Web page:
• HOME
  • Scieszka, Jon bio

Children's Author/Illustrator Biographies

Scieszka, Jon
September 8, 1954 -
Author

2009 Ludington Award Winner

SOURCE CITATION
"Jon Scieszka." Major Authors and Illustrators for Children and Young Adults, 2nd ed., 8 vols. Gale Group, 2002. Reproduced in Biography Resource Center. Farmington Hills, Mich.: Thomson Gale. 2007.
Photograph provided by Penguin Books for Young Readers.

BIOGRAPHICAL ESSAY
"Jon Scieszka," wrote a critic in Children's Books and Their Creators, "enters classic fairy tales, turns them upside down, and exits with a smirk." In works such as The True Story of the Three Little Pigs!, The Frog Prince, Continued, The Stinky Cheese Man and Other Fairly Stupid Tales, and Math Curse, Scieszka and his collaborator/artist friend Lane Smith bring a postmodern sense of absurdity and a satiric edge to a classic category of writing. They take away the sense of easy familiarity and boredom that sometimes surrounds modern perceptions of the fairy tale genre. "What remains," the Children's Books and Their Creators contributor concluded, "is hilarious buffoonery within these energetic, yet sophisticated parodies." Scieszka and Smith also have parodied fables and produced wildly humorous works about aliens, time travel, and a variety of other subjects, and Scieszka has become an activist for encouraging boys to read.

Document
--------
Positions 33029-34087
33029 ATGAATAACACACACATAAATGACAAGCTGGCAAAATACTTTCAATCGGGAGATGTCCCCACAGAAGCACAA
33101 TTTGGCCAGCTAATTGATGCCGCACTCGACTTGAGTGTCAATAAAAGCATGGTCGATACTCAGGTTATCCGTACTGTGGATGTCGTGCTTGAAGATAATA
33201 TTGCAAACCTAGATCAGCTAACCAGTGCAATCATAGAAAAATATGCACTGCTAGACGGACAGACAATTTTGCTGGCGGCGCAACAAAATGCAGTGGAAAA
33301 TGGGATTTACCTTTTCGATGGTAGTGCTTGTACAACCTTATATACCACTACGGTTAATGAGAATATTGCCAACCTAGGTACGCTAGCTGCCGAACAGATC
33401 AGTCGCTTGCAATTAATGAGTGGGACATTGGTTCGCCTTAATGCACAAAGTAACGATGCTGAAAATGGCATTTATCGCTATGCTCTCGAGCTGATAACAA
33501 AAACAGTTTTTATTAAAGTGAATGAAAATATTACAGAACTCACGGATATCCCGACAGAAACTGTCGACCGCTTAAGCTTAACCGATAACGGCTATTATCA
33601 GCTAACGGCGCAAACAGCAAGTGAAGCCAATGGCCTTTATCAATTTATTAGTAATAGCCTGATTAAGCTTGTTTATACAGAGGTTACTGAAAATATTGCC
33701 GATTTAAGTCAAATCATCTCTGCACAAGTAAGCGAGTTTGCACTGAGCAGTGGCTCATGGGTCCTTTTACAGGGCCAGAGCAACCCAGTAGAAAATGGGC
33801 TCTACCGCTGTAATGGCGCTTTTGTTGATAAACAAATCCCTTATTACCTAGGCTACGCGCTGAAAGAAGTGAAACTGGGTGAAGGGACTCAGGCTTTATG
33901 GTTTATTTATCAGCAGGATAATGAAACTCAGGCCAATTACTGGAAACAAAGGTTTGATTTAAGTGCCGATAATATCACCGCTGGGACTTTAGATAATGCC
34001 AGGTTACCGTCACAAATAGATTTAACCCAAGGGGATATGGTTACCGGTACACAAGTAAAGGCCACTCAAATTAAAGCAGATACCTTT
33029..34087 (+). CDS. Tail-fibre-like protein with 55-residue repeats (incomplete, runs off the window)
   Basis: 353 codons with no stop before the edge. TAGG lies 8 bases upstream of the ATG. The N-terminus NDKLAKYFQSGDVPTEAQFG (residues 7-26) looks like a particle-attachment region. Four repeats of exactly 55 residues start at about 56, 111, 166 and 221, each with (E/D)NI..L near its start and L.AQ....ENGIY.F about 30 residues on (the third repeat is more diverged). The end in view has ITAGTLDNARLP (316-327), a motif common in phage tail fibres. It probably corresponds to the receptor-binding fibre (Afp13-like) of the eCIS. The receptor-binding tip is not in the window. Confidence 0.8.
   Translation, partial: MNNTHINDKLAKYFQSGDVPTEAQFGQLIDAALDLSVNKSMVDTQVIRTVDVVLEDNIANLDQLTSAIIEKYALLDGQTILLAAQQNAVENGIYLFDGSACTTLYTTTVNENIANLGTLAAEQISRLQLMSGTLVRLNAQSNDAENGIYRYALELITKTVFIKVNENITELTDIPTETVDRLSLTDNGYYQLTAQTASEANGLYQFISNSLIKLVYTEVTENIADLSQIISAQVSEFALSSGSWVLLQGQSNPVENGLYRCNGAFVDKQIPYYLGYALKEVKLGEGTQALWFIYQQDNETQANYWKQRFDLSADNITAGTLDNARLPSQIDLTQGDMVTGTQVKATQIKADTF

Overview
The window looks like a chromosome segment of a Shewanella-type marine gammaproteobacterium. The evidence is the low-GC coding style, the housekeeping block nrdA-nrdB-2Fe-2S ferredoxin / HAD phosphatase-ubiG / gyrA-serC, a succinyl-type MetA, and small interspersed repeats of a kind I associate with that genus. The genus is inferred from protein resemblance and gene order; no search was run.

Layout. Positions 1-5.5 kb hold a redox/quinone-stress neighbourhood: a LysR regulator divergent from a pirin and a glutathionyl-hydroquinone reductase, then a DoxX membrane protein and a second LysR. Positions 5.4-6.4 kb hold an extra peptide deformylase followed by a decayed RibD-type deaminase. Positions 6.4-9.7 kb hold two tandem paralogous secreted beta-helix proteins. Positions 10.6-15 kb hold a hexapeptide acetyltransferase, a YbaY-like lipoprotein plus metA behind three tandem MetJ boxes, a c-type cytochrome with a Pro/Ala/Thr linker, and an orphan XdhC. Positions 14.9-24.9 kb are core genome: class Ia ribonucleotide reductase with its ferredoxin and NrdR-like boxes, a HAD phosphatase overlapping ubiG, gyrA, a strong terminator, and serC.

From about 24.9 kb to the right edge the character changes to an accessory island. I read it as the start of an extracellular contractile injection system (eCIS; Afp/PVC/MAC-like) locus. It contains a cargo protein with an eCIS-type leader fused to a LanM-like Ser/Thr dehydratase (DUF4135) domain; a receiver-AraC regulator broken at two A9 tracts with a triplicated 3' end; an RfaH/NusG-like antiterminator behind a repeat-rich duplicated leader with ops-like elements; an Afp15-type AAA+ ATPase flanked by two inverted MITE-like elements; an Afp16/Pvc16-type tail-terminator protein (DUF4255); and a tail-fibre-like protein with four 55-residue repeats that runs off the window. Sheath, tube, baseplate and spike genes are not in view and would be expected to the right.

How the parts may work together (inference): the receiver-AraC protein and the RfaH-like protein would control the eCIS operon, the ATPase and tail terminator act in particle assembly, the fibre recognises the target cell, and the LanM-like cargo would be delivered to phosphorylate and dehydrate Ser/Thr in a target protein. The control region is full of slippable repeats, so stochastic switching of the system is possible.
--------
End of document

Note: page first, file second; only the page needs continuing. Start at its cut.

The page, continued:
The fact that Scieszka's parody plays to a more mature audience has surprised some critics. His works--sold as picture books intended for beginning readers--are equally funny to older children and young adults who have grown beyond the picture-book stage and are used to sophisticated humor. In doing this he follows the pioneering examples of other great writers in children's literature, such as L. Frank Baum, E. Nesbit, and Dr. Seuss. "What Scieszka has done," wrote Patrick Jones and Christine Miller in Twentieth-Century Children's Writers, "is make a book equivalent of a happy meal--taking the things that most kids like in books like humor, adventure, fairy tales, and plain old silliness, and combining them into easy to read tomes which will indeed appeal to an audience of all ages." "Our audience is hardcore silly kids," Scieszka told Publishers Weekly interviewer Amanda Smith. "And there are a lot of 'em out there."